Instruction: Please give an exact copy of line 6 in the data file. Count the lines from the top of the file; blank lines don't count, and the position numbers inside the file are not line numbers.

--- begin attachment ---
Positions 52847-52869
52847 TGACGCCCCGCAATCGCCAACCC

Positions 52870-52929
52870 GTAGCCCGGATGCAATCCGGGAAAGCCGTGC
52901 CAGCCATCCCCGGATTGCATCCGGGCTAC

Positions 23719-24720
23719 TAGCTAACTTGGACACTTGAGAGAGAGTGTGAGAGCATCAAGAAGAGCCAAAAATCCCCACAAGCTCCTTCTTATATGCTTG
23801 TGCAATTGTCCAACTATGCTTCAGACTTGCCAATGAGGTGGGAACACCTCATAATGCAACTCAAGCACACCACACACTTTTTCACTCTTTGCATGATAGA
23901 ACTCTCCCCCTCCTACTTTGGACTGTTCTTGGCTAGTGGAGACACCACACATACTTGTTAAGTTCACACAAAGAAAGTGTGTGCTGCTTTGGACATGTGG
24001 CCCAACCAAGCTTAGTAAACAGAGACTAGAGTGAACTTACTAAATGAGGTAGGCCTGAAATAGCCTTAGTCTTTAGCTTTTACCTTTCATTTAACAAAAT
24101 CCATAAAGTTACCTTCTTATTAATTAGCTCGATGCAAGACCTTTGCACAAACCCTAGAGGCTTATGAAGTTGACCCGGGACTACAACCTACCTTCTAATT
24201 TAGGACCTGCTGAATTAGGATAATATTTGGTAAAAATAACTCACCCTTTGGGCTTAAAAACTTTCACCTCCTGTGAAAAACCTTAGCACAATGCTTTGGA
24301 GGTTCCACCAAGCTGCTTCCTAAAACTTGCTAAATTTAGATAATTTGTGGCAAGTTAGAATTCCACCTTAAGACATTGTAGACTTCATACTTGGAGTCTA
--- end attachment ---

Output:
Positions 23719-24720